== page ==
'We have to be “gentle” with lands that have been exploited and “disfigured”. That's why we are used to spending three years reclaiming the fields in order to obtain the organic certification', says Francesco Galante, spokesperson for Libera Terra.
Libera farmers must take the long view and must also be fearless. But they don't like to be depicted as heroes. Actually, working on confiscated lands owned by mafia bosses who have killed countless people means risking your own life and challenging one of the most powerful and shadowy criminal organisations in the world on its own turf. A short trip from Sicily to Campania is instructive in understanding just what ingredients contribute to the taste of freedom in the face of such risks.
Sicily’s orange revolution
A large grey strip stains the Sicilian sky’s azure. 'The volcano is going to erupt tonight. We are waiting for the fireworks', says Antonella Dipietro, a member of the Beppe Montana cooperative. The co-op is based in Belpasso, near Catania, in the shadow of Etna, the main volcano of the Italian island.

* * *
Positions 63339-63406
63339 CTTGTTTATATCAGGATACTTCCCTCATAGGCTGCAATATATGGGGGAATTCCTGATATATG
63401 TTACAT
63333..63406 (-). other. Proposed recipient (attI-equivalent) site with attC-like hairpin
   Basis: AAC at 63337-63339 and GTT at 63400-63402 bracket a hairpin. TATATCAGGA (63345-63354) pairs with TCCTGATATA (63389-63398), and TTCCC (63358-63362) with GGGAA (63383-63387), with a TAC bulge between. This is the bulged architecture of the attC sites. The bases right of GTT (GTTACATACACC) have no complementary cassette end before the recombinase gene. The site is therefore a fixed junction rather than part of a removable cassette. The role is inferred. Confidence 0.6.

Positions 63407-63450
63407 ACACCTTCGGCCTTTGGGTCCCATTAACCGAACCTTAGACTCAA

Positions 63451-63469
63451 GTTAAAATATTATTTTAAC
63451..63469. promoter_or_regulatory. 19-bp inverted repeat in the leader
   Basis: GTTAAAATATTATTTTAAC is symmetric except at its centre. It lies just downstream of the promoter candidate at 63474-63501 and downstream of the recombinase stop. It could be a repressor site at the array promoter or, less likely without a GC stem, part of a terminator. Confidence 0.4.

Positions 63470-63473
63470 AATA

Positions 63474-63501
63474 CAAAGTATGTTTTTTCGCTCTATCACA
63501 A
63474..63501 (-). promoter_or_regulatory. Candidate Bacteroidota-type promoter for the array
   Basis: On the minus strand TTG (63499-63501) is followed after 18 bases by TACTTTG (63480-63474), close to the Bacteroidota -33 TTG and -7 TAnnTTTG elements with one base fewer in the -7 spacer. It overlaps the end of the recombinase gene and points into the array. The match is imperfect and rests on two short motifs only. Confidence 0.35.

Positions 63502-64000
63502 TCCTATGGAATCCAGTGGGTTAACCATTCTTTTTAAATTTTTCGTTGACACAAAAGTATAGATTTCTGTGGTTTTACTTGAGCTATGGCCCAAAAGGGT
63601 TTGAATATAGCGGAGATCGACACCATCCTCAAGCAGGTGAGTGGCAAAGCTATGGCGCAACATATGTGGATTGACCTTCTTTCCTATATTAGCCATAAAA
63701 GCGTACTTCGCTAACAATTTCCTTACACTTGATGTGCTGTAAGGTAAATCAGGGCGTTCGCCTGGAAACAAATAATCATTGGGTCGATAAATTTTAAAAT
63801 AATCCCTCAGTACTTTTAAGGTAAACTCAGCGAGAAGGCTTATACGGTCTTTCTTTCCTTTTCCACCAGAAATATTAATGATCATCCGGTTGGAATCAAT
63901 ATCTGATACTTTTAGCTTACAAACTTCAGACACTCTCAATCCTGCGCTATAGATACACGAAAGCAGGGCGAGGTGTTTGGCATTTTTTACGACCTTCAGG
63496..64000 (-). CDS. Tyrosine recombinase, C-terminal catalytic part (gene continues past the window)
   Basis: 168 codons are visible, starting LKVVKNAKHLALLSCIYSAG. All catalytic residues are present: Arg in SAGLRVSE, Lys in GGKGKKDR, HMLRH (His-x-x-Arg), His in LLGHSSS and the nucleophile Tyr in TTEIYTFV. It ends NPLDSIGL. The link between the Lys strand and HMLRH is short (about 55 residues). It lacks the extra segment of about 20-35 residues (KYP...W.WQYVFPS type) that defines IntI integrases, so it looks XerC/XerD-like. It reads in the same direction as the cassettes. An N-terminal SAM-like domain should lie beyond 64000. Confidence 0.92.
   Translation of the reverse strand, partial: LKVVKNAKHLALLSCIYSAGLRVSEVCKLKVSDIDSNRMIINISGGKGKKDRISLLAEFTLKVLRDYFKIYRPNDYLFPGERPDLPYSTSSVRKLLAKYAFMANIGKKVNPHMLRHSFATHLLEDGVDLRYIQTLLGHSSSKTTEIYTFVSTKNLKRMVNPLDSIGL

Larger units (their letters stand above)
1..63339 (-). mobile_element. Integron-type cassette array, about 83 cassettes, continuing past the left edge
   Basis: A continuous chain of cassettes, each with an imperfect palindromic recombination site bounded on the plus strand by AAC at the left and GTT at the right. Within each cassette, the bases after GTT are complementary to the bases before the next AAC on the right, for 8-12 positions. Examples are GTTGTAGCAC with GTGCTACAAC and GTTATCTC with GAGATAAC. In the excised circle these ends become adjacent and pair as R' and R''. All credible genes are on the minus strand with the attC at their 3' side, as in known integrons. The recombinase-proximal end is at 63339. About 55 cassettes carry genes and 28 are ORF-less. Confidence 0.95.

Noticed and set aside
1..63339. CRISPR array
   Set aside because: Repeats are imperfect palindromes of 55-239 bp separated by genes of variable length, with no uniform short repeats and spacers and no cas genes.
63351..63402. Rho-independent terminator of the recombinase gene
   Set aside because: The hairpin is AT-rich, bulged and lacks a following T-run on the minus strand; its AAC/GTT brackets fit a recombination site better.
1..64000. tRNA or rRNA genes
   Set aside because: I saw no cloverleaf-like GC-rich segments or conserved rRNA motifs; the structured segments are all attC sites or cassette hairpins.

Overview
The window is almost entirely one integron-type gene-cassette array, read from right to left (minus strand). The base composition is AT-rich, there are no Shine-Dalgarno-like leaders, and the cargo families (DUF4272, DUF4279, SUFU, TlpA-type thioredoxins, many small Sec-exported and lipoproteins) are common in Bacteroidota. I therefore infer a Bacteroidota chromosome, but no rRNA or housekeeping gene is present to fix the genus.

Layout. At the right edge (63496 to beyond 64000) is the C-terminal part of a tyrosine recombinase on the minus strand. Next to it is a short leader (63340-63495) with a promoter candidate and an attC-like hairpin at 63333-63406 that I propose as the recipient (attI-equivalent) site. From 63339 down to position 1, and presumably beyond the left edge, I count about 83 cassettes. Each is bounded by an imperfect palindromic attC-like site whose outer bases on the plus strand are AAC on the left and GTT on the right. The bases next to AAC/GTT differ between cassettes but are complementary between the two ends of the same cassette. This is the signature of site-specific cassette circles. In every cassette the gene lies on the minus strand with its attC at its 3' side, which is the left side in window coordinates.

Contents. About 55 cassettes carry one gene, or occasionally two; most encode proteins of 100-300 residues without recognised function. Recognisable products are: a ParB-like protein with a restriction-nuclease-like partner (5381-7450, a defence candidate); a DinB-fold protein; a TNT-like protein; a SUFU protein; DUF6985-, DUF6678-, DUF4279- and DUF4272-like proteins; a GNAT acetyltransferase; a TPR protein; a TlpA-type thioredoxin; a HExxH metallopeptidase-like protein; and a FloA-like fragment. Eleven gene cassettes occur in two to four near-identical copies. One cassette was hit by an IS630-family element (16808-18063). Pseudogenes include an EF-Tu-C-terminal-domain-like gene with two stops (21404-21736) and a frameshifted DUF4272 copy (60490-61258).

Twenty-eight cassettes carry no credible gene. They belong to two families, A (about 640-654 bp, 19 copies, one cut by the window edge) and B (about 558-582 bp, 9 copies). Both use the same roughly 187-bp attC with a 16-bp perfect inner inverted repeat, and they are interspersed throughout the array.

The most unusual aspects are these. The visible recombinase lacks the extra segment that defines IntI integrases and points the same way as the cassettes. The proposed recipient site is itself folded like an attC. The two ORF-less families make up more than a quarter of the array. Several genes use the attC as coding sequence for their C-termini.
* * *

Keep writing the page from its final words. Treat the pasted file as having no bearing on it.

Antonella's old Fiat trudges tiredly through sun-burnt fields of citrus trees. The oranges are still green and will be ready for the harvest in December, but there are already men at work. Giovanni, one of the volunteers, 20, explains: 'We are pruning the orange trees today'. Francesco, another aspiring farmer, adds: 'This field has been neglected for twelve years. That is why it is full of brambles'.
Giovanni and Francesco are both attending the 'Libera Summer Camp', which organizes approximately 90 student-volunteers per week to help cultivate the fields for the co-op.
'This land was owned by the Nardo and Riela coscas, associate clans of the infamous Santapaola family, whose boss' – Nitto Santapaola, also known as 'The Hunter' or 'The Werewolf' – 'is considered one of the most bloodthirsty godfathers', says Antonella Dipietro, member of the co-op. According to the judges who ordered the confiscation of the land, this farm was used for money-laundering and – perhaps – as a hideout for fugitives.